The policy was invoked several times in 2009, the hottest tournament on record with an average temperature of 34.7 Celsius. [10]


Criticism[edit]

2014 Australian Open[edit]

The extreme heat policy came under criticism during the 2014 Australian Open after ballboys, attendants in the stands, and players were suffering various heat-related illnesses due to temperatures over 41°C (108°F), but the humidity remained low enough for the policy not to be enforced; tournament referee Wayne McKewen said that "While conditions were hot and uncomfortable, the relatively low level of humidity ensured that conditions never deteriorated to a point where it was necessary to invoke the extreme heat policy".[4][5] Frank Dancevic, who began to hallucinate and collapse during his 6–7(12–14), 3–6, 4–6 loss to Benoît Paire, described the conditions as "inhumane" while severely criticising the policy, and Andy Murray voiced his concerns about people's safety, stating that "it only takes one bad thing to happen". Ivan Dodig, who also collapsed and was forced to retire, said afterwards that he "was thinking he could may even die" in the extreme conditions.[6] Nine players retired during the second day, while Daniel Gimeno-Traver carried off a ball boy who fainted during his match and Peng Shuai was amongst many throughout the tournament that required medical attention. Jo-Wilfried Tsonga and Caroline Wozniacki noted that their shoes and water bottles were beginning to melt in the conditions,[7] while Serena Williams and Victoria Azarenka said that the heat was affecting their play.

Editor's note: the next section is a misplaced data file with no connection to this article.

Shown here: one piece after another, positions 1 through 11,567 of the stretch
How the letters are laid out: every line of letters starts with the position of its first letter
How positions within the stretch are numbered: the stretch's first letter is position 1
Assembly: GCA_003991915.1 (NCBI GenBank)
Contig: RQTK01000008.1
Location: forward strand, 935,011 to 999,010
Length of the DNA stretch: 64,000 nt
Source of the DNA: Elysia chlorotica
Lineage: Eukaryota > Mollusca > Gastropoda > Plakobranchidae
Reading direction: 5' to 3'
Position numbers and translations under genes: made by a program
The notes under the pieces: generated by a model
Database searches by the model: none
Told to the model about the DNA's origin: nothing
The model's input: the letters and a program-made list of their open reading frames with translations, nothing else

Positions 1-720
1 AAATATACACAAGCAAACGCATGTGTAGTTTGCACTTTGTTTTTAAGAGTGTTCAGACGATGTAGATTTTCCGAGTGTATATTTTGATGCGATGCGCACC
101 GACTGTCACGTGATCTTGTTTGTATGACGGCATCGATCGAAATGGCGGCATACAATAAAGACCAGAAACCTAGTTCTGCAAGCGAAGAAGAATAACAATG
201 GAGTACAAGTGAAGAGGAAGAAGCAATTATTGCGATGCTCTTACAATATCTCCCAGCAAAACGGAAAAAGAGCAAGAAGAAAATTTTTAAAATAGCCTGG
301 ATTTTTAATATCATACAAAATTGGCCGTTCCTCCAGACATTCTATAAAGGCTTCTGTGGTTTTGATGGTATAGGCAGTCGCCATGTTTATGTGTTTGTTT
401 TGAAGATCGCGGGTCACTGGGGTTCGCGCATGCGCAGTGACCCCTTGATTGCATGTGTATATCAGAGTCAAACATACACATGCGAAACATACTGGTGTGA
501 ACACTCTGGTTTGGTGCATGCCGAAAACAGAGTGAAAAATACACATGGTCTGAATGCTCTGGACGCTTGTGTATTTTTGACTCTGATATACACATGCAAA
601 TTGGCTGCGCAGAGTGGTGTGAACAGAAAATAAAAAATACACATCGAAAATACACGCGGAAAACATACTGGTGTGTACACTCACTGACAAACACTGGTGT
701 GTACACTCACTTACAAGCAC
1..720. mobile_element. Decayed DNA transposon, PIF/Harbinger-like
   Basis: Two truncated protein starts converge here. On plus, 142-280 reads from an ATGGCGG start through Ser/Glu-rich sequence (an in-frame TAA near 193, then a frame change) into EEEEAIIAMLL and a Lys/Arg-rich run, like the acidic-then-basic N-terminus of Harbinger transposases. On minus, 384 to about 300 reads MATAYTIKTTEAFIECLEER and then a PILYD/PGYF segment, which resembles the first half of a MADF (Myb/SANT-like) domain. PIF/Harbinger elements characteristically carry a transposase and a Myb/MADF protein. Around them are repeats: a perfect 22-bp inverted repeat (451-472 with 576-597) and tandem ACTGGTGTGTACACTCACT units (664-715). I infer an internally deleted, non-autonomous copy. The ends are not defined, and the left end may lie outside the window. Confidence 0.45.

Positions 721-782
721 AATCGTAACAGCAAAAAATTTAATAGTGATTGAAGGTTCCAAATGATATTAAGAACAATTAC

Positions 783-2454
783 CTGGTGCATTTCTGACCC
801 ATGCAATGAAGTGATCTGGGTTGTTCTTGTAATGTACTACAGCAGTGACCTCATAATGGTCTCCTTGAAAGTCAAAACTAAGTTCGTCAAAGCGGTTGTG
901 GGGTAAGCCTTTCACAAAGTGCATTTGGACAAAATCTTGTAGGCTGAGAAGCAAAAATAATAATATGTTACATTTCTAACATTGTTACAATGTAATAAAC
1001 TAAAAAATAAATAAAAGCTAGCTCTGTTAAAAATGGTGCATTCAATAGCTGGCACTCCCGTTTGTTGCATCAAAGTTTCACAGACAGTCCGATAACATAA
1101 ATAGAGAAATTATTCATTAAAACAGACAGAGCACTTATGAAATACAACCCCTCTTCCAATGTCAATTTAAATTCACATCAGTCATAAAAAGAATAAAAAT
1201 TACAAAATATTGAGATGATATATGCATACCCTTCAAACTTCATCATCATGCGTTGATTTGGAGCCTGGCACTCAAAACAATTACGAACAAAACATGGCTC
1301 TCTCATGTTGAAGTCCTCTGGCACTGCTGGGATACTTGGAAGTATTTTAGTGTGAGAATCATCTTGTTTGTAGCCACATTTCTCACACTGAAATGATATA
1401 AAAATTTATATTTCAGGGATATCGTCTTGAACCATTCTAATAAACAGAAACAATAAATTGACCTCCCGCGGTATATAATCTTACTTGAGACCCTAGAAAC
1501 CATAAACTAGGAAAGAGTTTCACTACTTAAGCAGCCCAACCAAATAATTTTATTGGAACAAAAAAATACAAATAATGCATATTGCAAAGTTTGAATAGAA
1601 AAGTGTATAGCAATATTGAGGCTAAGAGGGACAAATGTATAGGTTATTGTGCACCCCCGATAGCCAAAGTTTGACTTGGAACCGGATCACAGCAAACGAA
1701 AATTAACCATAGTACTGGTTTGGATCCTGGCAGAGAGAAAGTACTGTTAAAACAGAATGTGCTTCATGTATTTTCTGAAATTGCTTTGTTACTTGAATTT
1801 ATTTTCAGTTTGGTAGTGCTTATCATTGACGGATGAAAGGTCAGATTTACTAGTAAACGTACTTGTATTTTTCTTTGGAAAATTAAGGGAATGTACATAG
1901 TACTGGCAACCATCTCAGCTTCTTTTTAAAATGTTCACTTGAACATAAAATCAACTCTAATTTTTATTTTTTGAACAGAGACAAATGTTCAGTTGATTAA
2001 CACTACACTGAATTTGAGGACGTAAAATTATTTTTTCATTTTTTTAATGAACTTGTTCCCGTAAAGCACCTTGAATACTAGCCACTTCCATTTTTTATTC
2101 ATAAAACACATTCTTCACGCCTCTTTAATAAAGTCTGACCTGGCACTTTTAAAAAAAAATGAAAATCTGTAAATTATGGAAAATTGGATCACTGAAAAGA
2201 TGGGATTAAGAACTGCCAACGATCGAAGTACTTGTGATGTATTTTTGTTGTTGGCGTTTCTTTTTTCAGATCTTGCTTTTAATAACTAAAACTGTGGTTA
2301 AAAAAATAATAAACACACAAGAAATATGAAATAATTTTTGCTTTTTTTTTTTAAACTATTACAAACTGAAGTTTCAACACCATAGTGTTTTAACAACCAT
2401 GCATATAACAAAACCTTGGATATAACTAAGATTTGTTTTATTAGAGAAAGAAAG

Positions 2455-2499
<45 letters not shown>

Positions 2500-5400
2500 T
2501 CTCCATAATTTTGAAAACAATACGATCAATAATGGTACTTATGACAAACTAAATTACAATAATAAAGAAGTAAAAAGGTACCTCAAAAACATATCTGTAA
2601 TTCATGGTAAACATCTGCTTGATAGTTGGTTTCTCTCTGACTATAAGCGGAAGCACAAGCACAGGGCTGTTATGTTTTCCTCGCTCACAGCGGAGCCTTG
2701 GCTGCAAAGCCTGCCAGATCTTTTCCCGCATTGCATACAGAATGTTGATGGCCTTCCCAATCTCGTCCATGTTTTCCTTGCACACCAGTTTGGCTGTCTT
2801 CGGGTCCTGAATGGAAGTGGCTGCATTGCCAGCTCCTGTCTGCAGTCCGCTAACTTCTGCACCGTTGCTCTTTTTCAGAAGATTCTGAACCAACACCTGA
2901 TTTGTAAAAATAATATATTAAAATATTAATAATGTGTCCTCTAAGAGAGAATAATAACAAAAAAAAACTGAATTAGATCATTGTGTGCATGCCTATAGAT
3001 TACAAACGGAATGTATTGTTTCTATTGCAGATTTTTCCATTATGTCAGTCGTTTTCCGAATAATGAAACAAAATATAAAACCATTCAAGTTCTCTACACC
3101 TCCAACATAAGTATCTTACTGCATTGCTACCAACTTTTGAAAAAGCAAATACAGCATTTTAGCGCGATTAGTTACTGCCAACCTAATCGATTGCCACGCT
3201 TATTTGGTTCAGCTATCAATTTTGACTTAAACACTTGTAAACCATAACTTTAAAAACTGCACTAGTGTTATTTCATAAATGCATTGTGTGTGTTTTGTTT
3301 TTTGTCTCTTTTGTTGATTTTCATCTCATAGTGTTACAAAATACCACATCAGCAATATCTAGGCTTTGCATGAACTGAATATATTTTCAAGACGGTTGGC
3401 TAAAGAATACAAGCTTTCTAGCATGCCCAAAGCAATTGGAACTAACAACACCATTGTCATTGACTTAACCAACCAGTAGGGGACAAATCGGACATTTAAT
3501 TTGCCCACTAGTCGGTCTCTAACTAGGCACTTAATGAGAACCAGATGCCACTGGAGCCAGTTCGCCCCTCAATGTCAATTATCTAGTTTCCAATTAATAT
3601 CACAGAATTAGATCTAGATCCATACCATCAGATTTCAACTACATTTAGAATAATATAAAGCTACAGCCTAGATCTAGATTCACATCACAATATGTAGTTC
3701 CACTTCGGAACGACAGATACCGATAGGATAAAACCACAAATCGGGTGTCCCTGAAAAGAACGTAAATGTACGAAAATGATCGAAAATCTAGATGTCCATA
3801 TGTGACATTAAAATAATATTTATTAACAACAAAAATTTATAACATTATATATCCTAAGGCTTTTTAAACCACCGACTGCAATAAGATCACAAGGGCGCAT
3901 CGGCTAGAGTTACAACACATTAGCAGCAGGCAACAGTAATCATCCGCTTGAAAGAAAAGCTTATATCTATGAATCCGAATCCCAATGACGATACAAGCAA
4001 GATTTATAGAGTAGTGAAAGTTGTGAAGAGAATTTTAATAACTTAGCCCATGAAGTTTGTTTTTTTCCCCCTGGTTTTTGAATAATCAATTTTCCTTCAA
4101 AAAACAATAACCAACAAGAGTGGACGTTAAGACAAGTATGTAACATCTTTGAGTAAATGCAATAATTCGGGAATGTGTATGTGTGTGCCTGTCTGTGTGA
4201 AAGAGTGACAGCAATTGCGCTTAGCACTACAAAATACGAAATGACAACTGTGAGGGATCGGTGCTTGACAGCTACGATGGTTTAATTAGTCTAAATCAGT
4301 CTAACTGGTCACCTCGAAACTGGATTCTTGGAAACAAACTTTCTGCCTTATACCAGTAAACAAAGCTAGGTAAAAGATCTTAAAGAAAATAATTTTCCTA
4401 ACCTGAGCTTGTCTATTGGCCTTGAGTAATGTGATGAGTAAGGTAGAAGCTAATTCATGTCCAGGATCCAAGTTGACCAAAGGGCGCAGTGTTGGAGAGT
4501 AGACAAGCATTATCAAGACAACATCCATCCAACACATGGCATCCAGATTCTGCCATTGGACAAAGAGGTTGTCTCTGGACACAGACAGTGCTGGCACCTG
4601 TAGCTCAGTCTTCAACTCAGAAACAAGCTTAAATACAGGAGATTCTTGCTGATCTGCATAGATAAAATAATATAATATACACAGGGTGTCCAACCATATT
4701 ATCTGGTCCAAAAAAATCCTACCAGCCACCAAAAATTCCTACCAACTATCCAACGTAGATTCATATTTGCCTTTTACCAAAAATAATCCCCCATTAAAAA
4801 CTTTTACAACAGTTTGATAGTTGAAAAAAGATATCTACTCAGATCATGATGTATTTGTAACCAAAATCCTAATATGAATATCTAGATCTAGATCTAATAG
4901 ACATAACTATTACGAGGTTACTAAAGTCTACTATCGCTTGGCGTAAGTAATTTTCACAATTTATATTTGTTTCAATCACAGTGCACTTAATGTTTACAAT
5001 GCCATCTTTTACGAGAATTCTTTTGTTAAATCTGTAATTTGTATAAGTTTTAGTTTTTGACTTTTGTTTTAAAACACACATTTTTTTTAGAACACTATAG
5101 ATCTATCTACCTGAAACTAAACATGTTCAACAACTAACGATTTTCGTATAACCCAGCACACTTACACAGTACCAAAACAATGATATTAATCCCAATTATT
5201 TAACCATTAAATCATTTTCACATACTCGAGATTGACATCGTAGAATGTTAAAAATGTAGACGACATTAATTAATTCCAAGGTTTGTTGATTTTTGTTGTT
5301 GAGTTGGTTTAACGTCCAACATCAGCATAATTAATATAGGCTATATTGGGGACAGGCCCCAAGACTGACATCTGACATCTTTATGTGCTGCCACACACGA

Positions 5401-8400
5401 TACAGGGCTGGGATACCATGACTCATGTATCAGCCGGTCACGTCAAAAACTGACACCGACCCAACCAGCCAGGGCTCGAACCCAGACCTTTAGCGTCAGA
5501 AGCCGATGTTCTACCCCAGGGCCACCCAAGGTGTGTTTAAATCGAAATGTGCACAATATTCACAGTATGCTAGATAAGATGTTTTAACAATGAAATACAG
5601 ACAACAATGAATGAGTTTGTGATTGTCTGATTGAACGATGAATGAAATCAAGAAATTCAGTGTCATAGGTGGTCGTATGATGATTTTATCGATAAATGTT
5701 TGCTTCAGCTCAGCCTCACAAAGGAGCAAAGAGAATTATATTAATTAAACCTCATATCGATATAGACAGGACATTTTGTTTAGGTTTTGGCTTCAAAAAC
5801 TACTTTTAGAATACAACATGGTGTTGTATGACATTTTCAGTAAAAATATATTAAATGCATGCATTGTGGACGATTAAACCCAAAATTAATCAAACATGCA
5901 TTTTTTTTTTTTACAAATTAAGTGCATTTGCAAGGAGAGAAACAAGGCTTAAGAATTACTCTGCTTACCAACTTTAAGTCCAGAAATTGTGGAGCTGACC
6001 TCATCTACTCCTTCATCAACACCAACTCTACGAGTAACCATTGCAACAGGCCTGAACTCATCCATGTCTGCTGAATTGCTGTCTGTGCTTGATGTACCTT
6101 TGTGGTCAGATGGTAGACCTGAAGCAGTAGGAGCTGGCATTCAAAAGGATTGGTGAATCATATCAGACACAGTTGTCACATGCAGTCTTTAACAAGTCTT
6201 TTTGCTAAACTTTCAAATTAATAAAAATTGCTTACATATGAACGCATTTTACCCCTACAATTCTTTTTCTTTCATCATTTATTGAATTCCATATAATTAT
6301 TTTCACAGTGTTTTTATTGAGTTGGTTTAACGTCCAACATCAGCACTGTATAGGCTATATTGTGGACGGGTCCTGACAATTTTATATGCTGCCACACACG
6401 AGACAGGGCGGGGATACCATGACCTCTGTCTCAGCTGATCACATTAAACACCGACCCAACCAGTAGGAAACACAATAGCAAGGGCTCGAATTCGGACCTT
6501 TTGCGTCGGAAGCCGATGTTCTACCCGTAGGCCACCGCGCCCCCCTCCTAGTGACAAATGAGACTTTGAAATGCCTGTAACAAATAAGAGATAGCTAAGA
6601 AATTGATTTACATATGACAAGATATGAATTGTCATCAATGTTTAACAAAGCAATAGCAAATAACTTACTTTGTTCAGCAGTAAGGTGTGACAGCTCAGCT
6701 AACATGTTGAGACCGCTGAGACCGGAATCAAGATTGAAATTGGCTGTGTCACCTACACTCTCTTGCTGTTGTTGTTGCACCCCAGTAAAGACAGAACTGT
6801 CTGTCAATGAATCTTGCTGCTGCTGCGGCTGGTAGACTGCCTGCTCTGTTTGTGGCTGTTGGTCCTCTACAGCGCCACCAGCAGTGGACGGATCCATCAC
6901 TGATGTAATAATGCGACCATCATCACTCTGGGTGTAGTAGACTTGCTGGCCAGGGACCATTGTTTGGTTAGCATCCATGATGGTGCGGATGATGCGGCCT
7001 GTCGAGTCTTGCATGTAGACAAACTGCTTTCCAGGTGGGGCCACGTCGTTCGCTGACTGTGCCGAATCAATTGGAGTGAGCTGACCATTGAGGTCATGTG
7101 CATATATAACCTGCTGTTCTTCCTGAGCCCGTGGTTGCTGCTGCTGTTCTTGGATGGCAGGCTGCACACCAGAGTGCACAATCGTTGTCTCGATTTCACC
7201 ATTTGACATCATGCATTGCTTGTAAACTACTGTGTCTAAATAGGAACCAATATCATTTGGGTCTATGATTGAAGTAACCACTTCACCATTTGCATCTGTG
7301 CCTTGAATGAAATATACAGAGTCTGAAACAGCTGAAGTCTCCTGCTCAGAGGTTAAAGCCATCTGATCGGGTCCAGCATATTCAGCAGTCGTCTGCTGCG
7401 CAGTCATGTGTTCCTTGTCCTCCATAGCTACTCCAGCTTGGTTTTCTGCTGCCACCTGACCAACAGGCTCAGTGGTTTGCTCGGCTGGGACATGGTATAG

Roger Federer, however, agreed with the referee's decision, saying that adequate training and preparation should be enough to cope with the weather. Gilles Simon, who was injured prior to the tournament, took a similar view and said that the heat improved his game.[7]